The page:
The court dealt with a similar set of facts in Trinamics Inc v Registrar of Patents and Others 2013 BIP 29 (CP), in which the Registrar had accepted a shortfall renewal payment. Under the set of facts in that case, the court declined to set aside the administrative act complained of. It is arguable that, just like an acceptance of a shortfall payment of a renewal fee, acceptance by the Registrar of a renewal payment within the grace period without the requisite late fees is an unlawful or irregular administrative act, which remains valid unless and until it is set aside by a court on review.

However, if the Registrar’s decision is set aside on review, then the patent will have lapsed, and it would be necessary to apply for the restoration of the patent.

Jonathan Whittaker, partner, Spoor & Fisher

Enforcement of an expired patent

In the Trinamics case, infringement proceedings were launched in respect of an expired patent with a claim for damages for infringements occurring before expiry of the patent. In such a case, should the court in its discretion have set aside the Registrar’s acceptance of a shortfall payment of a renewal fee, the patent would have lapsed. Because the Patents Act does not make provision for restoring an expired patent, it would not have been possible to restore the patent and there could have been no valid claim for damages. A patentee wishing to enforce its patent or recover damages at or after the end of the patent’s term should be aware of the seemingly incurable position that may result following a successful review application, in circumstances where renewal fees were underpaid or late fees omitted during the lifespan of the patent.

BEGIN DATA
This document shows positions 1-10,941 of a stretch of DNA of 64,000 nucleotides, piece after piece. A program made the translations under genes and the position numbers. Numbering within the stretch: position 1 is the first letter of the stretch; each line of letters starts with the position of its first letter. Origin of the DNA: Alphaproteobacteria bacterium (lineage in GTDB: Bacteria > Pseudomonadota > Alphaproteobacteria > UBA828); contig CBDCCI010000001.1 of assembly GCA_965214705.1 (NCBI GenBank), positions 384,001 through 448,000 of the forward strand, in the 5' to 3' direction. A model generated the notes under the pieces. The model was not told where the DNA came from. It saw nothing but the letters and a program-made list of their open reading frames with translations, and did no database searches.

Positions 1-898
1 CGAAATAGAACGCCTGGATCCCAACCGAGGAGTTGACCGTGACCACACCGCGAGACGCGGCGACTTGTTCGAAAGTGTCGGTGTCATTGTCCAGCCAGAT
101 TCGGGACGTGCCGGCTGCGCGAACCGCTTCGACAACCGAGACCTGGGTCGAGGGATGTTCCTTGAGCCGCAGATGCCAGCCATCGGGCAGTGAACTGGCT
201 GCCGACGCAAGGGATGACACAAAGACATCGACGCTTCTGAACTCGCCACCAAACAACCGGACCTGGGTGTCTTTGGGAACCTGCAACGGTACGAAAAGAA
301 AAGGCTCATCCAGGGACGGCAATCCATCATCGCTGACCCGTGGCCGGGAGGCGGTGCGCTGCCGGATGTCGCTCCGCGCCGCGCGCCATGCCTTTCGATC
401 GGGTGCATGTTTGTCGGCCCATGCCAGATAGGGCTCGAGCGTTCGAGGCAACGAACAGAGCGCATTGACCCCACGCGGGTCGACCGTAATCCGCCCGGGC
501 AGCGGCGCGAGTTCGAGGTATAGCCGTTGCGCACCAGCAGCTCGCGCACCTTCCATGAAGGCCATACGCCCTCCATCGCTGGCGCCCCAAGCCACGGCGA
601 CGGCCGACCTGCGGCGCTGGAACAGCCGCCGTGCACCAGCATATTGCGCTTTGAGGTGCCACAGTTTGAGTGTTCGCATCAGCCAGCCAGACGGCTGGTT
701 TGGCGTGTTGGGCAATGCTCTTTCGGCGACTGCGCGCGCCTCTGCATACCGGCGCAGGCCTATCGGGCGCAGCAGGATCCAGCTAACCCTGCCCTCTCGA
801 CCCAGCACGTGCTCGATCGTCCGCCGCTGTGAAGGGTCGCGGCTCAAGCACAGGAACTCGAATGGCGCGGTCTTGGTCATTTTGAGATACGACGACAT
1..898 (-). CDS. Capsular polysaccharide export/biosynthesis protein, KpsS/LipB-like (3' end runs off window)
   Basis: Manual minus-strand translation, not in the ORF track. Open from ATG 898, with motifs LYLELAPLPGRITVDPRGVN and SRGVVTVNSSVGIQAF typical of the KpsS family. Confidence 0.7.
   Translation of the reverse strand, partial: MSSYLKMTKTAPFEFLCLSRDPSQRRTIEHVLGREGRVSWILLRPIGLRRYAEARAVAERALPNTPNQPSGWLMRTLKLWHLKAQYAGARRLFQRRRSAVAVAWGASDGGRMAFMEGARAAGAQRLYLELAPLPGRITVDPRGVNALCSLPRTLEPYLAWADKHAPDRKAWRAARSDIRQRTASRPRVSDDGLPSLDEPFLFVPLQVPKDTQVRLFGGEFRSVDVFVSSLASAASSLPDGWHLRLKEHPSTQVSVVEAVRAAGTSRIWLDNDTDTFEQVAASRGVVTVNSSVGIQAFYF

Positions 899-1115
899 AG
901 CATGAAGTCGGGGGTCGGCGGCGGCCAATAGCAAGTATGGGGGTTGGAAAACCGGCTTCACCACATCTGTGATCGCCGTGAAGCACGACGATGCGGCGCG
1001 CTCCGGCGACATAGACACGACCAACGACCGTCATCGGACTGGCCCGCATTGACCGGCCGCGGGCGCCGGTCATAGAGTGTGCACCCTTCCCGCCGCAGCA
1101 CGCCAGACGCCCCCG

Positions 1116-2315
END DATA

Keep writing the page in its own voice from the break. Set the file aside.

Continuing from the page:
Assignment, licences and amendment

To obtain the benefit of being able to enforce a patent as soon as one becomes aware of an infringement, it is also important to make sure that any assignments or licences in respect of the patent have been recorded in the Patent Register, to show that a litigant has the necessary locus standi. Although a lack of such housekeeping may not cause significant delays in enforcing a patent, it is recommended that it be dealt with prior to considering infringement proceedings.

Importantly however, any question of invalidity that arises during the term of a patent should be dealt with as soon as possible, and certainly prior to considering infringement proceedings, because the invalidity of any one claim leaves the patent invalid and liable to be revoked. Further, a patent cannot be amended (to remedy an invalidity) once infringement proceedings have commenced without leave from the Commissioner of Patents. Should leave be granted, the infringement proceedings will be stayed and any relief that may be granted in respect of the infringement will be delayed. Another factor to consider is that a post-grant application to amend a patent must be advertised in the Patent Journal and lies open to opposition for a period of two months, creating a further delay to obtaining relief in infringement proceedings. Lastly, where a patent has been amended, the Commissioner has a discretion whether to grant damages to a patentee in respect of infringements before the amendment was allowed, and the court may take into account the conduct of the patentee in allowing the patent to remain unamended on the Patent Register.

Given the investment in obtaining a granted patent, a patentee should ensure that it is valid and
remains in force. Careful attention must be given to paying all renewal fees correctly, dealing with any housekeeping in respect of assignments or licences, and rectifying by amendment any issues
of validity as soon as they arise. This will ensure that the patentee is in a position to enjoy the
whole profit and advantage accrued though patenting the invention.

Subscribe to our free newsletter
Continue Reading
You may also like...
To Top